Lamont scientists travel the world to understand how the planet works. Once a year, the world travels to Lamont.
In a long running tradition known as Open House, Lamont-Doherty Earth Observatory opens its doors to the public. In talks and demonstrations, scientists share what they have been up to over the last year. Here is where to learn what makes some volcanoes more explosive than others; how deep ocean currents circulate the globe; what tree rings can tell us about climate change today and in times past. Researchers also share some of their tools for exploration, from unmanned robot submarines to portable seismometers to mass spectrometers that measure tiny bits of matter.
Open House features some classic attractions:
Dancing in a tub full of cornstarch, geophysicist Mark Spiegelman shows how rocks behave at different depths and time scales. Near the surface, rocks are brittle and break during earthquakes. Further down, rocks start to flow and over long time periods cause earth’s tectonic plates to move and rearrange continents.
Seismologist Won-Young Kim, who oversees the northeastern United States’ network of seismic stations, invites visitors to make their own earthquake. A temporary seismic station records nearby ground-shaking.
Oceanographer Michael Previdi demonstrates how deep ocean currents move heat and water around the planet in conveyor-like belts. In a tank filled partly with ice water dyed red, Previdi shows how the cold water sinks through the water column to spread along the bottom.
Seismologist Ben Holtzman speeds up recordings of recent major earthquakes to let visitors experience how sound waves travel through the planet. This year he will also play recordings of man-made earthquakes in Oklahoma triggered by the injection of waste fracking fluid underground. Visitors can also make a map of the five biggest “birthquakes” to hit on the day they were born.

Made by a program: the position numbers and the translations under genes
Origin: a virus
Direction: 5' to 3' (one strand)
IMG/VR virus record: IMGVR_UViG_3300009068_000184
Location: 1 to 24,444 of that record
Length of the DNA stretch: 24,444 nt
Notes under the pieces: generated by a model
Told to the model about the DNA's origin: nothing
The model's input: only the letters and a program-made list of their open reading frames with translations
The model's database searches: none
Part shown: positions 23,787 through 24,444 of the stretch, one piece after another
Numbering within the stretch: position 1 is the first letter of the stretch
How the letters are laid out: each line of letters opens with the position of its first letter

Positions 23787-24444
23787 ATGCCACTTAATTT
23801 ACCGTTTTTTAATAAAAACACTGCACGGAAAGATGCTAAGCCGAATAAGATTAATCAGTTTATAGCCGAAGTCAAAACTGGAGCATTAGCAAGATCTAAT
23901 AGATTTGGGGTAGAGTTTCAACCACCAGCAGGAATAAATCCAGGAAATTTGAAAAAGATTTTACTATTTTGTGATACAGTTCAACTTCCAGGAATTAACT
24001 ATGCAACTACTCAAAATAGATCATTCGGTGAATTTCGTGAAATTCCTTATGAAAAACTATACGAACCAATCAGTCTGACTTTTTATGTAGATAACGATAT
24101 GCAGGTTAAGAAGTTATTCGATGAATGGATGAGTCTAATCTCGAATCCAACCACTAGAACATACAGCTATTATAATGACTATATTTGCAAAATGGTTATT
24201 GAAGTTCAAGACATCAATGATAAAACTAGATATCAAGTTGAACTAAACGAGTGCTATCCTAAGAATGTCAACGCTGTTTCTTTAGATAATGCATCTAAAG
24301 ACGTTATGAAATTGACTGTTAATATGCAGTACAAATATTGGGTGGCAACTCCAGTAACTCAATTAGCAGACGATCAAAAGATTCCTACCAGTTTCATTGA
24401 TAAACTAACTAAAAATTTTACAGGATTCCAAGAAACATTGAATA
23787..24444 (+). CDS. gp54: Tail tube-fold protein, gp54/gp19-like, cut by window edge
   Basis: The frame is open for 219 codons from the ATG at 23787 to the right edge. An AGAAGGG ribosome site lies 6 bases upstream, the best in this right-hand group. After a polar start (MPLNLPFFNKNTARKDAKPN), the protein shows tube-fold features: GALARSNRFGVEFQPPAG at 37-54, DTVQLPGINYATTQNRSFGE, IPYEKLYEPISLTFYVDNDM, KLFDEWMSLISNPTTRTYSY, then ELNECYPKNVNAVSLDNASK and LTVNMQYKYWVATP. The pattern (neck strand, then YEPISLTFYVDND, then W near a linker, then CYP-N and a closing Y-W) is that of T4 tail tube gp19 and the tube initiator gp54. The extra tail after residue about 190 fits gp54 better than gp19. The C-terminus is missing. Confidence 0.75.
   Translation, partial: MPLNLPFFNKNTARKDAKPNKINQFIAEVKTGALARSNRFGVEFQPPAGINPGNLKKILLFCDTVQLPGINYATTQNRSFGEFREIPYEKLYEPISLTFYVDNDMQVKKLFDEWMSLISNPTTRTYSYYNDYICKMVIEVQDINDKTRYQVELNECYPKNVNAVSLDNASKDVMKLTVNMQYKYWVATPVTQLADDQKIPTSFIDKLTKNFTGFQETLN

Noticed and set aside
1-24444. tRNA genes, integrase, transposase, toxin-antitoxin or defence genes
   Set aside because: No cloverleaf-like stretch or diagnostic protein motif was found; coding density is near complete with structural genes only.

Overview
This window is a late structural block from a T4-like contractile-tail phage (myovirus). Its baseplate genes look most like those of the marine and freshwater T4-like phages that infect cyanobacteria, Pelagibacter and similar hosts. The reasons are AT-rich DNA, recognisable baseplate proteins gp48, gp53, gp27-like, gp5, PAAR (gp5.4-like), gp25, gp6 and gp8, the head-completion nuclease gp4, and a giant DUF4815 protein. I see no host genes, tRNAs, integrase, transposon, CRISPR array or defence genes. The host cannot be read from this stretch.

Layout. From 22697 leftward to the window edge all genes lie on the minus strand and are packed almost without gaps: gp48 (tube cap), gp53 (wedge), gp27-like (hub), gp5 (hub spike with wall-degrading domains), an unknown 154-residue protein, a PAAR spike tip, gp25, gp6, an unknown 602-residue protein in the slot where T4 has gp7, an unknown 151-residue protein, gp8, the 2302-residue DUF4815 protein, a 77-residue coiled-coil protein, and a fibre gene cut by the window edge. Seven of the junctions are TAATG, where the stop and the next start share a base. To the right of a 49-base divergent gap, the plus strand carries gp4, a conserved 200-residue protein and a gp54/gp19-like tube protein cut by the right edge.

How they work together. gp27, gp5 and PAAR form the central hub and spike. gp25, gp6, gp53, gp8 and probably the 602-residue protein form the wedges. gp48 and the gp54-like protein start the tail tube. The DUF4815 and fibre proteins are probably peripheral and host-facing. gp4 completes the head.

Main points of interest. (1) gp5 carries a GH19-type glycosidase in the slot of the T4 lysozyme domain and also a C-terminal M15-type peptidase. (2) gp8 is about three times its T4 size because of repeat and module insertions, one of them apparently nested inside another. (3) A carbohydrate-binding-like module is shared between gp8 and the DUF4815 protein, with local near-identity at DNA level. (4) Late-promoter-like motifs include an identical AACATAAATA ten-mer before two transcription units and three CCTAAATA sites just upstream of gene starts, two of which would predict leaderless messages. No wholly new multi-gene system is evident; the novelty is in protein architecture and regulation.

The Magmatism and Vulcanism group uses whiffle balls, ping pong balls and other household objects to demonstrate how the hurling power of volcanoes varies with temperature and pressure.
Open House also features new exhibits:
Nichole Anest, curator of Lamont’s Core Repository, will lead tours of the world’s largest collection of ocean sediment cores. Under the microscope, visitors can study the tiny fossil plants and animals buried in the cores that researchers use to study past climates and other earth processes. See and touch rocks, corals and other deep sea fossils and artifacts.
Marine biologists Craig Aumack and Nigel D’Souza provide a glimpse of life under Arctic sea ice. Visitors will have a chance to remotely retrieve an object using an underwater vehicle named “Brinson” while a camera provides live underwater views.
Geochemist Steven Chillrud will show how to measure the street-level pollution inhaled by cyclists. Watch personal air monitors and sensor-studded shirts that measure cyclists’ vital signs in action.
Geophysicist Heather Savage will invite visitors to bend solid granite with their bare hands in the Rock Mechanics Lab. Super sensitive instruments will reveal deformation that is invisible to the eye.
Talks will be held throughout the day in three buildings.
Lectures in Monell Auditorium open with Earth Institute director Jeffrey Sachs followed by:
Atmospheric scientist Adam Sobel, “Superstorm Sandy and Climate Change.”
Microbiologist Andrew Juhl, “Sewage Contamination and Water Quality in the Hudson River.”
Seismologist James Gaherty, “Deep-earth Imaging of Continental Breakup Along the Atlantic Seaboard.”
Open House is on Saturday, October 11. More information.
Photos and updates throughout Lamont’s 2014 Open House will be posted on Twitter at #LamontOH.